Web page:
In the late '80s, Big Dipper released four record…
In the late '80s, Big Dipper released four records on the very hip Homestead label, which won them critical acclaim and a decent-sized fan base in the US and Europe. When their Homestead contract expired, the band looked for a new label that could get them to the mythical 'next level'. Big Dipper signed to Epic. The band came home with a record they thought would be well-received. From an business/existential standpoint, "Slam" was a disaster. Was Big Dipper to blame for falling down the corporate mineshaft, or was the reaction to the record just predictable hipster backlash against anything associated with a major label? Or was it something in between? The whole band weight in on this special episode. Hear Big Dipper's Porky Prime Cuts on “Supercluster: The Big Dipper Anthology”: https://www.mergerecords.com/supercluster-the-big-dipper-anthology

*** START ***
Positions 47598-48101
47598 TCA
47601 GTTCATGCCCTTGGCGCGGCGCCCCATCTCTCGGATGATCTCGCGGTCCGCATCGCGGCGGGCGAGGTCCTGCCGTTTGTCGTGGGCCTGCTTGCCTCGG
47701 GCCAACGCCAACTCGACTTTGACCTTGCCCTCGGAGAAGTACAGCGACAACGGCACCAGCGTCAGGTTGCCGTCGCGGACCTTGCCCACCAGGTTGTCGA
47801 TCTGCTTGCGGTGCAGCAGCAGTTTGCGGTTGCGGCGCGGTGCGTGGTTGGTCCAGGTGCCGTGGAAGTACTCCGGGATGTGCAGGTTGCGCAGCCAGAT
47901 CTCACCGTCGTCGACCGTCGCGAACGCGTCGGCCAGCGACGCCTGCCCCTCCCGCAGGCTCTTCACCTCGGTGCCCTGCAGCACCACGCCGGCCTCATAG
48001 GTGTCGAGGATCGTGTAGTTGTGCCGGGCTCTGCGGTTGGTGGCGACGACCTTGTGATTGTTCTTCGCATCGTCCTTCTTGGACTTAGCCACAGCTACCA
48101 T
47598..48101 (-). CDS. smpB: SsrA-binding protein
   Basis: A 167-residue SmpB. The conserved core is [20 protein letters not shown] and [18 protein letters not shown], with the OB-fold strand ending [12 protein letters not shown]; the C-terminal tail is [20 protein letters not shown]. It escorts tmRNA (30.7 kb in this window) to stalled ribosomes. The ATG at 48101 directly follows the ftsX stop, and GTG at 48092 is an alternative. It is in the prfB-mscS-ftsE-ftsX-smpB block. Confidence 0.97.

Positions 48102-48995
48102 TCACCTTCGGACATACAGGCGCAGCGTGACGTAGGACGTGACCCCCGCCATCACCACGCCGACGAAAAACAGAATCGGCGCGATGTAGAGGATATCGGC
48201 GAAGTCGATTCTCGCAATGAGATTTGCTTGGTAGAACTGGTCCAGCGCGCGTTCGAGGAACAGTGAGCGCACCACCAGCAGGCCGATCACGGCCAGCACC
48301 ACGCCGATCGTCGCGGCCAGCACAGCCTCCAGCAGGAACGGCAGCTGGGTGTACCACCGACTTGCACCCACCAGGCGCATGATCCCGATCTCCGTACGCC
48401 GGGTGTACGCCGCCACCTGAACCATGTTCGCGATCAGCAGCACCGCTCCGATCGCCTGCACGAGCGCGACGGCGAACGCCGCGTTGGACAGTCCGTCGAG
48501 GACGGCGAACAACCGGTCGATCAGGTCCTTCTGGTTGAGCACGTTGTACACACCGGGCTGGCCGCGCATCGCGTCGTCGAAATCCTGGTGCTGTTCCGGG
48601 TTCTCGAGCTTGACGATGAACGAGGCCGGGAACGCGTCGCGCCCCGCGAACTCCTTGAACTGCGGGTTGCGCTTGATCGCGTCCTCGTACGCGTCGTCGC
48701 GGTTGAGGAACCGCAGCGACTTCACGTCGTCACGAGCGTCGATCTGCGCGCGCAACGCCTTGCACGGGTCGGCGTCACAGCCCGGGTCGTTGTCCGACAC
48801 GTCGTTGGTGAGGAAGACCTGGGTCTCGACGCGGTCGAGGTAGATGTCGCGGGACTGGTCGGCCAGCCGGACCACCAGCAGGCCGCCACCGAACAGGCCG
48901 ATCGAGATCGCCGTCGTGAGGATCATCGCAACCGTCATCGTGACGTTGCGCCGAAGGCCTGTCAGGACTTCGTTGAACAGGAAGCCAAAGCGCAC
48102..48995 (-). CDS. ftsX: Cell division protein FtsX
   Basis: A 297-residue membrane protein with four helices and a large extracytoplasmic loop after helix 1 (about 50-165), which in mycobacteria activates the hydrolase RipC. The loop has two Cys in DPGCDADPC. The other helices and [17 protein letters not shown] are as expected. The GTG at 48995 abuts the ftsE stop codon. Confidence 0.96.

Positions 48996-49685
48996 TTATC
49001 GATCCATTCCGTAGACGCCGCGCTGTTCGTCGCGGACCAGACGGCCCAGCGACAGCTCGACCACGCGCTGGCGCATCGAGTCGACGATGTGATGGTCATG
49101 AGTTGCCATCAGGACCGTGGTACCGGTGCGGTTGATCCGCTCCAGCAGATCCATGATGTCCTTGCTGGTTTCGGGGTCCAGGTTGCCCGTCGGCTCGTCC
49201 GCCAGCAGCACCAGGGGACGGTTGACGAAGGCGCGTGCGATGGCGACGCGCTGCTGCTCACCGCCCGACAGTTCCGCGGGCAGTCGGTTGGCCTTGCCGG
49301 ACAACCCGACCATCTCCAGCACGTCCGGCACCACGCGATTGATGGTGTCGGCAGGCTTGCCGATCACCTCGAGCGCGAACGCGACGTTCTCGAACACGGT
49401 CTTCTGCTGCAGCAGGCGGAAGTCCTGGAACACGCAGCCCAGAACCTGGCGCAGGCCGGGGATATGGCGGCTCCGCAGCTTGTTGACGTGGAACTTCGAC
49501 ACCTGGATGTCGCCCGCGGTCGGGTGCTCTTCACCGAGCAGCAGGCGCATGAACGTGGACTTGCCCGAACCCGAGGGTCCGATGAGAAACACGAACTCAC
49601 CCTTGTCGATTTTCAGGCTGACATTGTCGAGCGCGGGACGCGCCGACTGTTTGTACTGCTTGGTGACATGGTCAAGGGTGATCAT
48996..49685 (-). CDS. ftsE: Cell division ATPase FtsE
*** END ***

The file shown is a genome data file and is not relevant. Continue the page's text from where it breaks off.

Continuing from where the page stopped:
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Steve grew up in the fertile music scene of Boston in the 80s where he was an itinerant bassist for many a band, perhaps least-famously, Big Dipper. Since then, he has retired from the music business and moved to the West Coast to become an RN but still searches out exciting music, new and old, if only to sneer at it.